What do you mean by expensive? because you said it was a lot of work before, to which i disagree i actually think for me to implement (although minimal) there is slightly more to do with your code? –  Mark Walters Apr 27 '12 at 15:13

You can try something like this.

$('#printVers').click(function(){
   if($('#formVersion').val() != "Print")
   {
       $('.header').addClass('clickDisabled');
   }
   else
   {
       $('.header').removeClass('clickDisabled');
   }
});

And then in the click handler check for this class.

$(document).ready(function(){
    $('.section').hide();
    $('.header').click(function(){
        if(!$(this).hasClass('clickDisabled')){
            ...
            ...
        }
    });
});
share|improve this answer
    
Guess our recommendation is not considered :) –  Vega Apr 27 '12 at 15:00
    
Hmmmm...there are different ways to do it...but our thoughts match :) –  ShankarSangoli Apr 27 '12 at 15:02

Why not make that top section a function, and then call it in your else statement?

share|improve this answer

You could try setting a variable as a flag. var canClick = ($('#formVersion').val() != 'Print'); Then in the click handler for your .header elements check to see if canClick is true before executing your code.

If you still want to remove the handler you can assign the events object to a variable. var eventObj = #('.header').data('events'); That will give you an object with all the handlers assigned to that object. To reassign the click event it would be like $('.header').bind('click', eventObj.click[0]);

share|improve this answer

After trying so hard with bind, unbind, on, off, click, attr, removeAttr, prop I made it work. So, I have the following scenario: In my html i have NOT attached any inline onclick handlers.

Then in my Javascript i used the following to add an inline onclick handler:

$(element).attr('onclick','myFunction()');

To remove this at a later point from Javascript I used the following:

$(element).prop('onclick',null);

This is the way it worked for me to bind and unbind click events dinamically in Javascript. Remember NOT to insert any inline onclick handler in your elements.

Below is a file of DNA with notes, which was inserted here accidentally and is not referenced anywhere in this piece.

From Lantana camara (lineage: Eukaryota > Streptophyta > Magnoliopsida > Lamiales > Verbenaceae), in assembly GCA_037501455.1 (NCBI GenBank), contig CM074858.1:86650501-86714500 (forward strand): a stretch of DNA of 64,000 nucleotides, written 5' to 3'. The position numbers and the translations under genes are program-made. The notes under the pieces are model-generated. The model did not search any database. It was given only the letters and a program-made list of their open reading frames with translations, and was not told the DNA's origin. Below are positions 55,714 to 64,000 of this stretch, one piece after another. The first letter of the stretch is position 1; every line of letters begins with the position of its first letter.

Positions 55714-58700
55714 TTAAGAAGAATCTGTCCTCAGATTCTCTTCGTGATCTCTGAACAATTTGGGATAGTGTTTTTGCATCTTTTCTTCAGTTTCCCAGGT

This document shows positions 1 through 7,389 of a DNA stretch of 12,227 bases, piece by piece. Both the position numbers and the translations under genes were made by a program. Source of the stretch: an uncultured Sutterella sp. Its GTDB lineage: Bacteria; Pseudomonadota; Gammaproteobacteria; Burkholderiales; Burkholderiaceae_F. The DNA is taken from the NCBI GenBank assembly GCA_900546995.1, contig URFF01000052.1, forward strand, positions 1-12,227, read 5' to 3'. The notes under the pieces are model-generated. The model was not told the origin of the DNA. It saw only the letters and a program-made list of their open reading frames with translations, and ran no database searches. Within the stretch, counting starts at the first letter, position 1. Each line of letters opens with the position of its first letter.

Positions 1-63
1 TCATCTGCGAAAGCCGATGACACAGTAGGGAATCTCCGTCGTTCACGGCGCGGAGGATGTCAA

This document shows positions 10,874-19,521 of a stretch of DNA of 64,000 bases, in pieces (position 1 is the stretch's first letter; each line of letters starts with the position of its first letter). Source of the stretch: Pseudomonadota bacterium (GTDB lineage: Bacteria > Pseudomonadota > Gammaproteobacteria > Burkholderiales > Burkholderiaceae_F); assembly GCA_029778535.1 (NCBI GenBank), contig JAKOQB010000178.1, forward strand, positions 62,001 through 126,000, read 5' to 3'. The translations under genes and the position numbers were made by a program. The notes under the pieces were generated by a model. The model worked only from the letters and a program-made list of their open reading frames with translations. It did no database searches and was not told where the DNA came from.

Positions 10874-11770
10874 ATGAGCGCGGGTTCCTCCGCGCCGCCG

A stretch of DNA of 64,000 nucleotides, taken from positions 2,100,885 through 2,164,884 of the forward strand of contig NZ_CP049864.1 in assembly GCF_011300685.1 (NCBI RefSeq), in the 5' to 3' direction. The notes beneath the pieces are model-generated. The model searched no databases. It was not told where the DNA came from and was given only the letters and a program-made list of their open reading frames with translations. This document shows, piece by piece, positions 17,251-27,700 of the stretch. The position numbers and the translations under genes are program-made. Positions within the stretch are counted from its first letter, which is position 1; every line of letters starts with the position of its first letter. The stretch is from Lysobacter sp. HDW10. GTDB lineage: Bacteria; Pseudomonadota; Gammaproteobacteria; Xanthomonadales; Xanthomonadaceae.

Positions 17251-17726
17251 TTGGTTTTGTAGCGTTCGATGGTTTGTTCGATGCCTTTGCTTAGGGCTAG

share|improve this answer
1  
Couple of issues with this, firstly you're using two different methods to set and nullify the onclick handler. What is wrong with using .prop for both? secondly It's not good practice to pass a "string" reference to a function as you did in your first line, as far as i'm aware this leads to a call to eval() which is evil! :) –  Mark Walters Mar 21 at 8:49
2  
@MarkWalters - in short, I think he uses attr correctly to set the onclick, and is forced to use prop to remove by IE. From the jQuery "removeattr" docs: "Note: Removing an inline onclick event handler using .removeAttr() doesn't achieve the desired effect in Internet Explorer 6, 7, or 8. To avoid potential problems, use .prop() instead:" –  Tony Carbone May 9 at 5:46
    
@TonyCarbone thanks for the correction –  Mark Walters May 9 at 7:47

You could put all the code under the .click in a separated function

function headerClick(){
  if($(this).next('.section').is(':visible'))
  {
    $('.section:visible').slideUp()              
    $('.arrows:visible').attr("src","right.gif")
  }
  else
  {
    $('.section').slideUp();
    $(this).next('.section').slideToggle();
    $(this).find('.arrows').attr("src","down.gif")
  }
}

and then bind it like this:

$(document).ready(function(){
    $('.section').hide();
    $('.header').click(headerClick);
});

$('#printVers').click(function(){
   if($('#formVersion').val() != "Print")
   {
       $('.header').unbind('click');
   }
   else
   {
       $('.header').click(headerClick);
   }
});
share|improve this answer
    
'unbind' function unbinds only those functions that are bind using jquery 'bind' method. –  Foreever Jan 24 at 11:49